Pseudobulbar affect: No laughing matter

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Pathological laughter and crying— pseudobulbar affect (PBA)—is a disor­der of emotional expression character­ized by uncontrollable outbursts of laughter or crying without an environmental trigger. Persons with PBA are at an increased risk of depressive and anxiety symptoms associated with an inappropriate outburst of emotion1; such emotional acts might be incongruent with their underlying emotional state.

When should you consider PBA?
Consider PBA in patients with new-onset emotional lability in the presence of certain neurologic conditions. PBA is most common in patients with amyotrophic lateral sclerosis and stroke, in which an incidence of >50% has been estimated.2 Other conditions asso­ciated with PBA include Parkinson’s disease, multiple sclerosis, frontotemporal dementia, traumatic brain injury, Alzheimer’s disease, epilepsy, normal pressure hydrocephalus, progressive supranuclear palsy, Wilson dis­ease, and neurosyphilis.3

Avoid PBA misdiagnosis
Depression is the most common PBA mis­diagnosis (Table). However, many clinical features distinguish PBA episodes from de­pressive symptoms; the most prominent dif­ference is duration. Depressive symptoms, including depressed mood, typically last weeks to months, but a PBA episode lasts seconds or minutes. In addition, crying, as a symptom of PBA, might be unrelated or ex­aggerated relative to the patient’s mood, but crying is congruent with subjective mood in depression. Other symptoms of depres­sion—fatigue, anorexia, insomnia, anhedo­nia, and feelings of hopelessness and guilt— are not associated with pseudobulbar affect.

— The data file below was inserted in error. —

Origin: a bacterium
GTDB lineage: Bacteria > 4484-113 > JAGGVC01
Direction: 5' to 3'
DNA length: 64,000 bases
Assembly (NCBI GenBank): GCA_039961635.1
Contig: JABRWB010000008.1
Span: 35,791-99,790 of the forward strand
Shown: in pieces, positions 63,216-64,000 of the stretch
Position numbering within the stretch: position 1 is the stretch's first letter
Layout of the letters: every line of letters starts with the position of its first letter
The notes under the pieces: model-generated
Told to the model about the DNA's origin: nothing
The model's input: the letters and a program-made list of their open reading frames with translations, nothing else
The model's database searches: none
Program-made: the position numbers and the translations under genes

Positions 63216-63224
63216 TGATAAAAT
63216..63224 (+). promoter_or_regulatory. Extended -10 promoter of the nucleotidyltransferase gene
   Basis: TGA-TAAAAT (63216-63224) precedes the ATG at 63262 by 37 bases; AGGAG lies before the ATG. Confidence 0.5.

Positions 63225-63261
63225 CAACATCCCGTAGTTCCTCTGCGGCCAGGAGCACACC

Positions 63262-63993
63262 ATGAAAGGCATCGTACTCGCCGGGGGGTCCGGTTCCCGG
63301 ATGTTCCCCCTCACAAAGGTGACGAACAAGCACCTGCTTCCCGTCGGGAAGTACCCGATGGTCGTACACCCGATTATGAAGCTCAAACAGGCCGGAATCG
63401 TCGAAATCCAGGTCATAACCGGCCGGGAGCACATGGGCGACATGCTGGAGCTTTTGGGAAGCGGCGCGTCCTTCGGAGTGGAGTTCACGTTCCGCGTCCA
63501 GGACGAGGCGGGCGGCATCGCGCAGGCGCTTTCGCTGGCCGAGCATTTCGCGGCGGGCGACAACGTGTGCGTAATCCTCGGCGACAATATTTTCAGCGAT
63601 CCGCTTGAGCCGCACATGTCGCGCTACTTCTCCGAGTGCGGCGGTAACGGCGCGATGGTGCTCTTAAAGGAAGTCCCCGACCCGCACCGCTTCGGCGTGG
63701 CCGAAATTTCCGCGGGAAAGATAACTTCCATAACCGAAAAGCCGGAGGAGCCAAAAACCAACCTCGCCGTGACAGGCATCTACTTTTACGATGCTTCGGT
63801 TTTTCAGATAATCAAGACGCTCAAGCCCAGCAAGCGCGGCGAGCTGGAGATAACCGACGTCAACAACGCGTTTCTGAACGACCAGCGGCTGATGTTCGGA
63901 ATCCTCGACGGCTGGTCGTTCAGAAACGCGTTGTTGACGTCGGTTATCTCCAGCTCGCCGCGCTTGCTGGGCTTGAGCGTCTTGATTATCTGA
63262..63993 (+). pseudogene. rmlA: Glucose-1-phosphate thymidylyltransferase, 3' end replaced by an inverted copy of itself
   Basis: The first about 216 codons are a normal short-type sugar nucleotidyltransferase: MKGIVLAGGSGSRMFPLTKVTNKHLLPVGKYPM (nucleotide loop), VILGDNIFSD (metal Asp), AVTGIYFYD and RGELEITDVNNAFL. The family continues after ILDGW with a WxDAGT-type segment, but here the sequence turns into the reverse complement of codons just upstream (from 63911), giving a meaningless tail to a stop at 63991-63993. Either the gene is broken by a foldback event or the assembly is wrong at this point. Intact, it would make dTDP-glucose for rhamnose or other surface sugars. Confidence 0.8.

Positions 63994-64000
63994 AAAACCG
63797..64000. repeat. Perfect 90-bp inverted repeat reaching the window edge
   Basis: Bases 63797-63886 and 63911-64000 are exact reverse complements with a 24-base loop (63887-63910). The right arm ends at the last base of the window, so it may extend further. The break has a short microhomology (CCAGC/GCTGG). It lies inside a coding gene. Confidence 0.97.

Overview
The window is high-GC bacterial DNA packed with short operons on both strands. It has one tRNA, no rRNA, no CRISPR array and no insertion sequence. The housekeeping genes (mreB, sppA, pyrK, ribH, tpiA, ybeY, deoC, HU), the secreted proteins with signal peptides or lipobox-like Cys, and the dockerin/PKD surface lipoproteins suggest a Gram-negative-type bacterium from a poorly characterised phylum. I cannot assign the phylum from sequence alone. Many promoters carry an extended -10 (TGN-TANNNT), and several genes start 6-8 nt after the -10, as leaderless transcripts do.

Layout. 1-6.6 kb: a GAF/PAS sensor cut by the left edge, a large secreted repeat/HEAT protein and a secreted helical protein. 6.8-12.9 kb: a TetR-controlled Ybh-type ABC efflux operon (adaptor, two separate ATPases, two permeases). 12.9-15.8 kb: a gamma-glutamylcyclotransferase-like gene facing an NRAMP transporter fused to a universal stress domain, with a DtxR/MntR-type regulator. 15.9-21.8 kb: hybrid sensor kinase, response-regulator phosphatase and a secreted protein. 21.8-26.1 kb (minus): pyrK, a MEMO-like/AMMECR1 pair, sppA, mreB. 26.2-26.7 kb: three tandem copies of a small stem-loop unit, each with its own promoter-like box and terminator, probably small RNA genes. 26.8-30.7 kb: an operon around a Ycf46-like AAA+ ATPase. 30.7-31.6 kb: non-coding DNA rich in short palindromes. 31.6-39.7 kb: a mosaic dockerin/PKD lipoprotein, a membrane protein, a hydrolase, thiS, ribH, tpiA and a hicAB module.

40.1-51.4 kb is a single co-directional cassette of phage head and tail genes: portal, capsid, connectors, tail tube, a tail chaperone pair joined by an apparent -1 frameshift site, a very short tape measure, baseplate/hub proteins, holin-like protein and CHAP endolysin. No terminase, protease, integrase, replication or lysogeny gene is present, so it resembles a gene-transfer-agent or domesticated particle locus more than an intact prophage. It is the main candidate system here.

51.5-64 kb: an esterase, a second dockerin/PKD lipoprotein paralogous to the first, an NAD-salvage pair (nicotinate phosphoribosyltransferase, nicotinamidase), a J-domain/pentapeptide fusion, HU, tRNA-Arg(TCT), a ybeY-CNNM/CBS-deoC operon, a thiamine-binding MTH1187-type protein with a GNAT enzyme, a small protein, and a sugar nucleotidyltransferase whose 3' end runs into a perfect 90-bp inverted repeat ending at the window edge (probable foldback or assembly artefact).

PBA also can be differentiated from bi­polar disorder (BD) with rapid cycling or mixed mood episodes because of PBA’s relatively brief duration of laughing or cry­ing episodes—with no mood disturbance between episodes—compared with the sustained changes in mood, cognition, and behavior seen in BD.

Options for treating PBA
Serotonergic therapies, such as amitriptyline and fluoxetine, may exert effects by increas­ing serotonin in the synapse; dextrometho­rphan may act via antiglutamatergic effects at N-methyl-d-aspartate receptors and sig­ma-1 receptors.4 Dextromethorphan bind­ing is most prominent in the brainstem and cerebellum, brain areas known to be rich in sigma-1 receptors and key sites implicated in the pathophysiology of PBA. Although the precise mechanisms by which dextro­methorphan ameliorates PBA are unknown, modulation of excessive glutamatergic trans­mission within corticopontine-cerebellar circuits may contribute to its benefits.

The author reports no financial relationships with any company whose products are mentioned in this article or with manufacturers of competing products.

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